Iran Sentences ‘Mossad’ Agent to Death

An execution in Iran
An execution in Iran (Photo: Reuters)


A scientist Iran branded as an agent for the Israeli secret service Mossad was most likely arrested because he refused to become a spy for the Iranian intelligence organization.

While Iran has been secretive about the identity of the man that it recently sentenced to death, international organizations have revealed his identity as Ahmadreza Djalali.

According to the highly respected Nature magazine, Djalali is an Iranian scientist that “works on improving hospitals’ emergency responses to armed terrorism and radiological, chemical and biological threats.” He worked in prestigious institutions in Italy, Belgium and Sweden and is a resident of Sweden.

Djalali was arrested in April 2016 while on an academic visit in Tehran. He was given 20 days to appeal the sentence.

Nature reports, “A close contact of Djalali’s (who would prefer to remain anonymous) circulated a document that claims to be a literal transcription of a handwritten text produced by Djalali inside Evin prison, where he is being held. The document states that Djalali believes he was arrested for refusing to spy for the Iranian intelligence service.”

Arrest and prosecution for trumped up spy charges are common in the Islamic Republic, as in the case of Jason Rezaian, a Washington Post reporter and Tehran bureau chief for the paper, whom Iran arrested in 2014 on spurious spy charges.  The Obama administration paid Iran $400 million in cash last January when Iran released four Americans (as well as a fifth person who was unknown to the media) although they denied the money was a payoff for the release of the prisoners, saying instead that it was the first installment of a $1.7 billion settlement of an existing claim Iran had against the U.S.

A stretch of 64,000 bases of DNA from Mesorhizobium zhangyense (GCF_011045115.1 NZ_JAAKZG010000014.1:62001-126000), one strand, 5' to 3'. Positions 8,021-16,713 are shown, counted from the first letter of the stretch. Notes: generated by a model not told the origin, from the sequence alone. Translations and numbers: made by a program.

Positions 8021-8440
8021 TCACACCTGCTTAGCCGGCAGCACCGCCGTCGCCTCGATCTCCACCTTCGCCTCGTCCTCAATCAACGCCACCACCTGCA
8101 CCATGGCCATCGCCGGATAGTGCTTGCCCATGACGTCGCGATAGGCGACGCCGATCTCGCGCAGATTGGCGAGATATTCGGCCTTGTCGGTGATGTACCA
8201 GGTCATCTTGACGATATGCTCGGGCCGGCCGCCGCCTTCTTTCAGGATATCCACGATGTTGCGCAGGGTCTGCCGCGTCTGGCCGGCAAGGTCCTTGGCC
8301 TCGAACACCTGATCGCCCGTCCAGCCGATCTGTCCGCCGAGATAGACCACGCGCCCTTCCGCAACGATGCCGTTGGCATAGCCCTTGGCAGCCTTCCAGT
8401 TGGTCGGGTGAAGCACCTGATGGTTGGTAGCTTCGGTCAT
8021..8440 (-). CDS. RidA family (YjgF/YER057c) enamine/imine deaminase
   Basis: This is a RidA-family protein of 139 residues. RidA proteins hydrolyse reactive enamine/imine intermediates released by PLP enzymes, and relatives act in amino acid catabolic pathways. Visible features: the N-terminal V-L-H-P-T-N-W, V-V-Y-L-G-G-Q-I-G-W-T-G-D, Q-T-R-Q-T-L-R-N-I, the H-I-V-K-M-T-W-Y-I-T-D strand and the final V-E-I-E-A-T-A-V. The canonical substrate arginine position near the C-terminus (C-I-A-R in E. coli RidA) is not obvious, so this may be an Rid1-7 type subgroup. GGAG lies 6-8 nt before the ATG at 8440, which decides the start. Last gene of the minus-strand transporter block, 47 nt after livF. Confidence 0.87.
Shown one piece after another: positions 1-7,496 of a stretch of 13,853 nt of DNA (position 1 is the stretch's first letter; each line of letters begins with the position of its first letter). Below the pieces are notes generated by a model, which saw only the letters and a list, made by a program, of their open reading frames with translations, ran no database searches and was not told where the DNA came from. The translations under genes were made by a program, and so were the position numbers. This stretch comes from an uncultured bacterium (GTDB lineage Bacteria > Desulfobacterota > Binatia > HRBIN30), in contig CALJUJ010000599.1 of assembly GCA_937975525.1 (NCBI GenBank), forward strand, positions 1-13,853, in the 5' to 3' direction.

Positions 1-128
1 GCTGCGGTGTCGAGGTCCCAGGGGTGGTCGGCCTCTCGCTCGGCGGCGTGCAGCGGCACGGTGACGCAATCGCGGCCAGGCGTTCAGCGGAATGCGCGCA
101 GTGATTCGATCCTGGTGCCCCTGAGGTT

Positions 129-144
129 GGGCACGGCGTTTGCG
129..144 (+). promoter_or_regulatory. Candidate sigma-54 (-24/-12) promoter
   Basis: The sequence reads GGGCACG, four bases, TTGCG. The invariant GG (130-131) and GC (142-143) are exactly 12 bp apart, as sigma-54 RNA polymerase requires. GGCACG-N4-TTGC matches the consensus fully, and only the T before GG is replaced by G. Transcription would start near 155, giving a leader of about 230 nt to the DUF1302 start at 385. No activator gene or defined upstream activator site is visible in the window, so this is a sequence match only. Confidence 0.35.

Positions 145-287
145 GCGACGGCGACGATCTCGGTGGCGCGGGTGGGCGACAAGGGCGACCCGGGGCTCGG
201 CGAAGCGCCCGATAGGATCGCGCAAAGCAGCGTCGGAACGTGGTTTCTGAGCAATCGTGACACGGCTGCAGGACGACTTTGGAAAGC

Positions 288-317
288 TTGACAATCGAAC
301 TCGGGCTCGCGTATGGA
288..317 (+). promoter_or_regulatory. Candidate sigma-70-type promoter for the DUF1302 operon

After the payment was made, Iran arrested two more dual Iranian-American citizens as well as dual-nationals from France, Canada and the UK.

While arrests such as these are often carried out for ransom money, Iran is not beyond hanging those it accuses of being spies for Israel or the U.S. In 2013, Iran hanged two men, Mohammad Heidari and Kourosh Ahmadi, who were accused respectively of being spies for the Mossad and the CIA. The trials and arrests of the men were kept secret.

Meanwhile, a new Harvard-Harris survey indicates that 66 percent of Americans believe Iran is not complying with the nuclear deal made in 2015 between Iran and the world powers.  Seventy percent believe the deal should be renegotiated and 60 percent said the deal was bad for the U.S.

Earlier this month, U.S. President Donald Trump did not certify the Iran deal as required every three months by law. Further, the president asked Congress to draft legislation to strengthen the deal’s enforcement clauses, prevent Iran from developing intercontinental ballistic missiles and make restrictions on Iran’s nuclear activity.

“Fix it, or nix it,” the president said to Congress.

The poll also indicated that 81 percent of Americans think the U.S. Senate should be required to approve any new agreement, like any other treaty.



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Meira Svirsky
Meira Svirsky is the editor of ClarionProject.org

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